for the rest of the lines in the spectrum
Given the computational efficiency inherent in avoiding doing two integrals numerically, we will take beta=1 and for isotropic porosity, use the Rosseland bridging law. For anisotropic porosity, we have no choice but to do the double numerical integral (actually, we could use the "step" model, but we won't). However, for consistency sake, we will also take beta=1 and use the Rosseland bridging law in this case too.
So, for each line we will do the following:
- Assess (qualitatively; by visual inspection) whether it makes sense to include the HEG data in the fitting. Very large, detailed plots of the data are available on the main page (MEG, HEG: same wavelength range, and HEG: zoomed in on the region with strong lines).
- Fit the continuum from a line free region near the line in question. We will generally make an attempt to quantify the uncertainty on the continuum level, but we've already shown that this won't make a significant difference in general.
- Once we've settled on the data to use (MEG only or both gratings?) and established the continuum level, we'll keep these fixed, and determine the range over which to fit the line itself (from x=-1 to x=+1 with an epsilon added in each direction, unless concerns about line blending lead us to exclude some of this region.
- We will then fit, in sequence: (1) a non-porous model (this should recapitulate the Kramer et al. (2003) results), including graphical 2-D confidence limits in taustar-uo space, and also examine models where taustar is held fixed at the value implied by the literature mass-loss rate and our current model of atomic opacity in the wind (preliminary work from Zsargo & Hillier (Jan. 08)); (2) an isoporous model (this will include placing joint confidence limits on uo and hinf as well as on taustar and uo), including forcing a model with taustar fixed at the value implied by the literature mass-loss rate and noting the constraints on hinf in this case; and (3) repeating step 2 but with anisotropic porosity.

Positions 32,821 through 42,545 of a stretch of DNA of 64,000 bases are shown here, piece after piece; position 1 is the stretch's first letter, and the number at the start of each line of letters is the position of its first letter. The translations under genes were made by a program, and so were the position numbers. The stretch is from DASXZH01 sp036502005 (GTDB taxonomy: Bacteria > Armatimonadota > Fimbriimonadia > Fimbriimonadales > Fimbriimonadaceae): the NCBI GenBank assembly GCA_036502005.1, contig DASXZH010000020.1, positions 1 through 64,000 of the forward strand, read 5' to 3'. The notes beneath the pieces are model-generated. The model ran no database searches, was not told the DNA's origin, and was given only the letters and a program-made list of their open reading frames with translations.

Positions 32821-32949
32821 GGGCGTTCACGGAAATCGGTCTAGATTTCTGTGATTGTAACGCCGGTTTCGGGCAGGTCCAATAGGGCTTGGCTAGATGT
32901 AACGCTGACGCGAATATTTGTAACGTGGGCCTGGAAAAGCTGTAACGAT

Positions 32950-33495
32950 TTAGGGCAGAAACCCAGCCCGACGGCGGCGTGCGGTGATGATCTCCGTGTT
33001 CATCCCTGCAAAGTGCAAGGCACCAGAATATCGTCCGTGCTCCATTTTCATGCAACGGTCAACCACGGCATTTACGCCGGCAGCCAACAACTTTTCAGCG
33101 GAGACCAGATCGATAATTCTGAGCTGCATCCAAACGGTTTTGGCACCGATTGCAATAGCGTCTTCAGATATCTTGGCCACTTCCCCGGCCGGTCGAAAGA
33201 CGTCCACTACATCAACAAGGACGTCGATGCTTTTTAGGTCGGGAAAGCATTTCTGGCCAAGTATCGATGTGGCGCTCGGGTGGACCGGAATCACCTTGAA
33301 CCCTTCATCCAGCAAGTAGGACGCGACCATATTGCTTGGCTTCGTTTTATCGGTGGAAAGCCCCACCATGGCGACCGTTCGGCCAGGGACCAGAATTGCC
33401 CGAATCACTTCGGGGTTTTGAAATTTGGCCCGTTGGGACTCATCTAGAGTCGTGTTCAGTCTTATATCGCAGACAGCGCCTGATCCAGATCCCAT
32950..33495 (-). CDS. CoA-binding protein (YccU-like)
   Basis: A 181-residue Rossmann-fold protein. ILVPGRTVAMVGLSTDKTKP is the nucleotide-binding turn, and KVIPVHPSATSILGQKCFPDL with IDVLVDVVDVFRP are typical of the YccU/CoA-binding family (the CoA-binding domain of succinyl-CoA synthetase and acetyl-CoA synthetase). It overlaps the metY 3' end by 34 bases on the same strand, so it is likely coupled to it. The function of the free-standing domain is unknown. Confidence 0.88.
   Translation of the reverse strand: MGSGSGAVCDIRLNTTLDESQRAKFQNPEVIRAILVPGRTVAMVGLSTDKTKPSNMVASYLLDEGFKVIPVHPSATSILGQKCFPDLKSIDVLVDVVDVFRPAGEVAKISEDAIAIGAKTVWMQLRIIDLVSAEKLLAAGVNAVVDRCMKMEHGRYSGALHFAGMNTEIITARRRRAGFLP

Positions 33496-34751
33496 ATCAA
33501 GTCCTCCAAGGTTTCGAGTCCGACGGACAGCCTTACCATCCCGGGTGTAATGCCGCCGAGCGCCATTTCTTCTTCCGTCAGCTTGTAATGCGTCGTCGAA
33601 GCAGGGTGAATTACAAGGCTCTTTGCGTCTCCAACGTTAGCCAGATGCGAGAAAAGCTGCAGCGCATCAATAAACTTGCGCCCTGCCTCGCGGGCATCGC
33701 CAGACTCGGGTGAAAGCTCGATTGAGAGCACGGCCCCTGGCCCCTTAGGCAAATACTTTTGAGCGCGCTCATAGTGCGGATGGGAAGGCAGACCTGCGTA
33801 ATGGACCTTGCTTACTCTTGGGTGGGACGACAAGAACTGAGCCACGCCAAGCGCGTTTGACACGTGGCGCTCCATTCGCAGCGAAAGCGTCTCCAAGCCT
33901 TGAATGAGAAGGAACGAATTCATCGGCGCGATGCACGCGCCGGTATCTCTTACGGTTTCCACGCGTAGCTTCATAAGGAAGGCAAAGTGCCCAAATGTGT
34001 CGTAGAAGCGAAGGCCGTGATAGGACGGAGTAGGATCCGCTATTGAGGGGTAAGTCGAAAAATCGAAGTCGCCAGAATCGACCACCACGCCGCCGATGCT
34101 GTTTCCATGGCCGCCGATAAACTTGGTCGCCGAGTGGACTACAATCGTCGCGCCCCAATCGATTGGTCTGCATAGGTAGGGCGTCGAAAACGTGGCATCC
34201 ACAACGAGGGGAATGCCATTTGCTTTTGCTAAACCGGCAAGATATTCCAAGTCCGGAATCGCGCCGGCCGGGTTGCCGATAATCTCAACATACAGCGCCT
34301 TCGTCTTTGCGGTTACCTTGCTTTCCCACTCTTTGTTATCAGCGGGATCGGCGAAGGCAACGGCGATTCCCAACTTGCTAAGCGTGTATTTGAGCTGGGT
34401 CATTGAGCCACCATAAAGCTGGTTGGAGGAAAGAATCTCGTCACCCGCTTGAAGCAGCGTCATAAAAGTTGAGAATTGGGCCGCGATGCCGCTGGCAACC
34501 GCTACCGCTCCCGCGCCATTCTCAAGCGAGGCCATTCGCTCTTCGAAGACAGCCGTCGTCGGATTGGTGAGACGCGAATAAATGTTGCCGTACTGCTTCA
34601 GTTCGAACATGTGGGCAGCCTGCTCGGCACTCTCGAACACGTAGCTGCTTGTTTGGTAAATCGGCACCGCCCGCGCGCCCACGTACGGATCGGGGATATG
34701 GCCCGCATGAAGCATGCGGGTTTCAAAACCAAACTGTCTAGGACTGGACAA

Then, to assess systematics - of a sort - we'll refit some of the lines using:
- beta=0.8 (or, I suppose, we could use a specific value derived for the star in question).
- And separately, we'll use the exponential (regular) opacity bridging law (and derive the constraints, especially, on hinf for both iso and aniso porosity).
These two separate exercises will give us a sense of how much model assumptions affect the confidence limits on the important derived parameters.
Finally, we will explore the effects of the assumed terminal velocity on our results (especially the derived taustar values in the non-porous cases). We'll do this by refitting some (all?) of the lines in the non-porous case. We will selectively examine the two porous cases for a handful of lines too. We can bracket the adopted 2250 km/s standard terminal velocity assumption with 2200 km/s and 2350 km/s (Haser's dissertation).
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last modified: 27 April 2008